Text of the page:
If you’re proficient at squats and looking to progress the exercise, try this challenging single-leg variation, called the pistol squat.
The pistol squat is a great performance goal to take your lower-body training to a new level. Whether you are a performance-based athlete, chasing after your kids or walking your dog, you need strength and stability on each leg — which is why you should do single-leg training.
BREAKING DOWN THE MOVE
To master this move, be mindful of the following key components to a good squat. Then, incorporate the single-leg variations in your weekly workouts. Here are four key components to mastering the pistol squat.
Maintain a neutral spine and active tension in your core to stabilize the spine throughout the exercise.
Tip: Think about how your core feels when you perform a forearm plank. If your muscles are all engaged, the plank is “active.” Use that same feeling before you begin your squat and maintain a good “active plank” throughout. This will help your balance.
2. HIP HINGE
Begin the squat with a hinge rather than bending your knee first. Keep your hips square and pelvis level. Push the hips back before bending your knee to lower. This helps protect the knee and brings the focus to a hip-driven squat versus putting more emphasis on the quads and excessive force on the knee.
Tip: To do a good hip hinge, stand a few inches from a wall with your back toward it. Push your hips back until your glutes touch the wall. Your hips crease on a hinge rather than your back or knees bending.
The lowering (eccentric) phase should be controlled. Pull yourself down toward your heel by beginning with a good hinge of the hips. Think of pulling with the hamstrings to control the descent rather than letting gravity move you.
Tip: Keep your heel on the floor throughout. The knee stays in line with the toes and hip. The pelvis should remain level and square, not tilted or rotated. Avoid the “butt wink,” where your pelvis tucks under (a posterior tilt), at the bottom of your squat. If that happens on your squat, stop lowering into the squat before the wink.
4. HIP EXTENSION
Drive up from the bottom of the squat by pressing your foot, and specifically your heel, into the ground and engaging your gluteal muscles.
Tip: At the top of the squat, your hip should be fully straightened.
PUTTING IT ALL TOGETHER
Ready to master the pistol squat? Put 1–4 together. Stand on one leg with a long spine and engage your core. Initiate the exercise with a good hip hinge and slowly pull yourself down. Keep your knee in line with your hip and toes and avoid the butt wink at the bottom. Push hard into the floor with your heel and power up with all that new hip and leg strength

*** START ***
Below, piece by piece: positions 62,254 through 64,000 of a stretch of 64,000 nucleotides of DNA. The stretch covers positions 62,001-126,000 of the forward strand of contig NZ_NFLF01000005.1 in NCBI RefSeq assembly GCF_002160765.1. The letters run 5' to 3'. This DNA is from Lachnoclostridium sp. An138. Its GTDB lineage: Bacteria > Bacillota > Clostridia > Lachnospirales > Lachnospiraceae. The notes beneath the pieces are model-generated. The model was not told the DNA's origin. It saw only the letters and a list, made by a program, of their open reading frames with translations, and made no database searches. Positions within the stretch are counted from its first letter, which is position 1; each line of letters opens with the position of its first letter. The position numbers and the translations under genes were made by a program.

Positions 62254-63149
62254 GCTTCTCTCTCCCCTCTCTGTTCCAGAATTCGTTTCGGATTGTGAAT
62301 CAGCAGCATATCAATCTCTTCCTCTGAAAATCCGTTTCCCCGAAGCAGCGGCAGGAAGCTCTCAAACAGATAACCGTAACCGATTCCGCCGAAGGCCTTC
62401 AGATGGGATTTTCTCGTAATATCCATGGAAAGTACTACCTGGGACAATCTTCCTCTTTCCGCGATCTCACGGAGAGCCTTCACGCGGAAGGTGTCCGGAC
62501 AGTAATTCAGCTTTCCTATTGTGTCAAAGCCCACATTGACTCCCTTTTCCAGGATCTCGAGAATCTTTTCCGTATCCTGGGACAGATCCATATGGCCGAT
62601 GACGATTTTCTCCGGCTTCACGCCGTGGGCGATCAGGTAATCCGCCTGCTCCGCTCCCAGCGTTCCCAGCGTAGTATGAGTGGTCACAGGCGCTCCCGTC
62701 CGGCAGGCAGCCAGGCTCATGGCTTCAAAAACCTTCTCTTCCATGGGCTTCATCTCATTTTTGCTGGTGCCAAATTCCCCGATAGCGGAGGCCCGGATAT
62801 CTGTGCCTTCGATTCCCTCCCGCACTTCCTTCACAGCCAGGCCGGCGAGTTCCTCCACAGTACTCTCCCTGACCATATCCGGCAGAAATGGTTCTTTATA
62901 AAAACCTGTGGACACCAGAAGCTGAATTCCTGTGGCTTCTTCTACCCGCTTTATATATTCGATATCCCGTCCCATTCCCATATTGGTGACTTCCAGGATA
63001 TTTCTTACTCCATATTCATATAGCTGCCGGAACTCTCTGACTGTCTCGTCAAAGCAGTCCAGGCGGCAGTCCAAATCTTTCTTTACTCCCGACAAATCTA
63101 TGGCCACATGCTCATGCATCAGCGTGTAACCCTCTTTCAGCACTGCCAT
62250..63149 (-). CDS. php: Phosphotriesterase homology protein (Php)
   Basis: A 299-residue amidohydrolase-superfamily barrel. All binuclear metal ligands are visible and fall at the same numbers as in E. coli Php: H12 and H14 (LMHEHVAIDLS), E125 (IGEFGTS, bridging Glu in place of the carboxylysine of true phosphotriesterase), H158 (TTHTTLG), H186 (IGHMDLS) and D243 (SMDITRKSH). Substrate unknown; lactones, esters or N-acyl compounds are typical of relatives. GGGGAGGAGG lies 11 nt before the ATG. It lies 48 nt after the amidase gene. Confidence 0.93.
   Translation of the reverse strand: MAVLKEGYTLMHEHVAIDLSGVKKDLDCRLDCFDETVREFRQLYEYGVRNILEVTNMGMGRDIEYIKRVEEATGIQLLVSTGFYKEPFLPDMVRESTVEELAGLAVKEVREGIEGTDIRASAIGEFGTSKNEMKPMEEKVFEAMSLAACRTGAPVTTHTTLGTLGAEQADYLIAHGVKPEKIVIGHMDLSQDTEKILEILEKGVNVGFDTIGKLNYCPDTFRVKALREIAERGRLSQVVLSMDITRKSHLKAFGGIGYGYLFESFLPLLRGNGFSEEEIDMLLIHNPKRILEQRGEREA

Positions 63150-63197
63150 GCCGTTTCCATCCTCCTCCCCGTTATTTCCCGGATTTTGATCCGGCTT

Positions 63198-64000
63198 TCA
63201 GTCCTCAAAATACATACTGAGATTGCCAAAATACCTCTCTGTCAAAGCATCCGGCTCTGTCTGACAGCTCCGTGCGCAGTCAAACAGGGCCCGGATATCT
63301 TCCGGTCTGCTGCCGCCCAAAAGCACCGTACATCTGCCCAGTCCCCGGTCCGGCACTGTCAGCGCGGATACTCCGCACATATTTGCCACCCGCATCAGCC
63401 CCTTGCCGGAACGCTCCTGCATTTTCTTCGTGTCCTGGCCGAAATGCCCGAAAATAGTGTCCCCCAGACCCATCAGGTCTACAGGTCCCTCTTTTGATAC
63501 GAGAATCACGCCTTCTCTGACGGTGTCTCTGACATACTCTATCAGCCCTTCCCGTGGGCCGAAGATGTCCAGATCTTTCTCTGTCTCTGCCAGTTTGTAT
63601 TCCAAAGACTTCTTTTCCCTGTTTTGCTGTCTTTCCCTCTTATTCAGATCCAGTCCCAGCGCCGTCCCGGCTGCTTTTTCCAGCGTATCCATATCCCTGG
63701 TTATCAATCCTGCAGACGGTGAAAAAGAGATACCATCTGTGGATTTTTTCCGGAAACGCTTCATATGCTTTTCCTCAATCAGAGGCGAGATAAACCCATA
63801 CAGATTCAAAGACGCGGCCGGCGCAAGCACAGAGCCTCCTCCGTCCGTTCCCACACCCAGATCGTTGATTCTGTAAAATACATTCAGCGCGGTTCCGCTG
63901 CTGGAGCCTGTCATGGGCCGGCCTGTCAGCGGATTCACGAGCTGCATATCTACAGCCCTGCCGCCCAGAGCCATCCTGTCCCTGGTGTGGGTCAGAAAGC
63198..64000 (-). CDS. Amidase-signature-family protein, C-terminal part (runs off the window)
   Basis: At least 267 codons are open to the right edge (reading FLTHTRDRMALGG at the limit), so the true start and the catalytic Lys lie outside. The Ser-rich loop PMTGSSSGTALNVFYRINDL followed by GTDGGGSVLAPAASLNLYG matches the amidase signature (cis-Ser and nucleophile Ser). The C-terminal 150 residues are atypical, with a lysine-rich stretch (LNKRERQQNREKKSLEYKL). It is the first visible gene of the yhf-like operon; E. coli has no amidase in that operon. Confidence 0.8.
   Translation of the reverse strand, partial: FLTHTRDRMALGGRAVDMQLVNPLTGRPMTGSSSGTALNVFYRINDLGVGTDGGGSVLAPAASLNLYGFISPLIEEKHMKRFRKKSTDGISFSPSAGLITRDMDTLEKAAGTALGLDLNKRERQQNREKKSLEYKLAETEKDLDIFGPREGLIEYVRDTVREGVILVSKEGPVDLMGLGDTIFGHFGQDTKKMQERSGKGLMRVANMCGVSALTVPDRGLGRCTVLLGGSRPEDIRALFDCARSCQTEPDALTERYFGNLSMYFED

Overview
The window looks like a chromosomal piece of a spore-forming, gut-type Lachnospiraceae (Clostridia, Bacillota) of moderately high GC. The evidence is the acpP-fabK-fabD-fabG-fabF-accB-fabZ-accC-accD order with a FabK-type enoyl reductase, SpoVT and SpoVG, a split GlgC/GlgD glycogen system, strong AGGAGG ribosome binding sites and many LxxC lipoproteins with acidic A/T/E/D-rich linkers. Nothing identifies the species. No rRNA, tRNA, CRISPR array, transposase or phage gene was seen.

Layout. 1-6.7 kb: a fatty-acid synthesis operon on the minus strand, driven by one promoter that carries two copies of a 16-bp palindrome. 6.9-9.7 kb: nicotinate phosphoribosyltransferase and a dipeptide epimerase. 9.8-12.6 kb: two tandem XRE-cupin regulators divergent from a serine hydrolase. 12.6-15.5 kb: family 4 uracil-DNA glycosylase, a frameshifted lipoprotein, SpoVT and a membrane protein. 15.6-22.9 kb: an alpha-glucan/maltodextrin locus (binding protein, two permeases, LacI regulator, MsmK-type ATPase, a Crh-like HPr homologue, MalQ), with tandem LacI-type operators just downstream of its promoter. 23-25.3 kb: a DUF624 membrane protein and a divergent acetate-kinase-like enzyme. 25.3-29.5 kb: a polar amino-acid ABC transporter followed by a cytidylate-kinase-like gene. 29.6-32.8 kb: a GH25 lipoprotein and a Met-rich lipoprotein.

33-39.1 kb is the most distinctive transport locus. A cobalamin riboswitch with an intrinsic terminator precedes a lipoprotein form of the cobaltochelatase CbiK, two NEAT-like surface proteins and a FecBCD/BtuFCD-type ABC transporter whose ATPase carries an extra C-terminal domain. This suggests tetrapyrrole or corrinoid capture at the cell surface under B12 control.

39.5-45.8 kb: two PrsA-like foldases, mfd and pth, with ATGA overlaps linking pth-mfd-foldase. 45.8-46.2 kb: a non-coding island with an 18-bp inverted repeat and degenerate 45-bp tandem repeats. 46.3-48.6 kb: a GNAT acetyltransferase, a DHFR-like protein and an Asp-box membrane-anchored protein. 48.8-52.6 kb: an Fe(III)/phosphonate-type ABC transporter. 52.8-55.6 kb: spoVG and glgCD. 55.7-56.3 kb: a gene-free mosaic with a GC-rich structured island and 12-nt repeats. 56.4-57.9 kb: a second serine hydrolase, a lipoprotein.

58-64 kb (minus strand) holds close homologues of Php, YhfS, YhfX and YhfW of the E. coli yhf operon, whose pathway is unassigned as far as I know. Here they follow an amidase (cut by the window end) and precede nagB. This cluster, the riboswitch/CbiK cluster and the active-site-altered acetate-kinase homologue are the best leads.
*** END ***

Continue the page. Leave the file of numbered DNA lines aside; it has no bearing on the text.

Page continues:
READ MORE MASTER THE MOVE
SINGLE-LEG VARIATIONS TO BUILD THE MOVE
If you want to build up to the pistol squat, incorporate the following variations in your weekly workouts. In addition to getting you physically stronger, the variations teach you how to progressively approach the pistol squat.
1. SINGLE-LEG BRIDGE
Balance is challenging when you initially progress to one leg. Lying on your back allows you to work hip and single-leg strength in an easier environment so balance isn’t part of the equation. The floor also helps reinforce good spinal positioning (plank) when the hips are lowered to the floor. An added bonus is that you can visually see if your hips are strong enough to straighten all the way. The single-leg hip bridge equates to pushing yourself up from the bottom of the pistol squat.
2. 2-to-1 SQUAT
Similar to the single-leg bridge, this variation builds strength from the bottom of the squat but also adds a balance challenge. It is difficult to lower on one leg in a pistol squat. If the core, hip and leg aren’t strong enough to control the pull downward into the squat, you may see your knee collapse inward or flare outward to compensate. Begin by standing on two feet. By lowering down into the squat on two legs, you can work on maintaining a long spine, neutral pelvis and good knee alignment. As a general rule, your knee should stay in line with your middle toe. To come up, shift your weight mostly to one leg while keeping the ball of the other foot on the floor to help. Progress this variation by going down on two legs and shifting all your weight to the other foot before coming up on one.
3. NEGATIVE SINGLE-LEG HINGE
Once you’ve demonstrated proficiency in the first two variations, add the negative hinge. A good pistol squat requires more than leg strength. You need stability in your spine, pelvis and knee, as well as hip mobility and balance. Working a negative allows you to slow down and focus on each part of the movement. The negative means you lower slowly and resist gravity pulling you down. It builds strength while teaching your body to control the descent. Keep in mind each key point you worked on in exercises 1 and 2. Stand on a box or weight bench with one foot. Push the hips back to load your hips and hamstrings. Slowly pull yourself back and down toward your heel while trying to remain as upright as possible throughout your spine. Once your foot touches the floor, get back up any way necessary in order to do the next rep. If you need to push off the floor, go ahead. To progress, lightly tap the floor at the bottom of the hinge and push your foot into the box to come back up.
4. BENCH PISTOL SQUAT
Stand on one foot in front of a stable chair, box or bench. Begin with a good hip hinge, pull yourself down to the bench with a good hamstring curl. Tap the bench with your glutes then drive through your heel and hips to standing. Maintain a good plank throughout. If you’ve mastered the other three exercises, this will be easier than you think!
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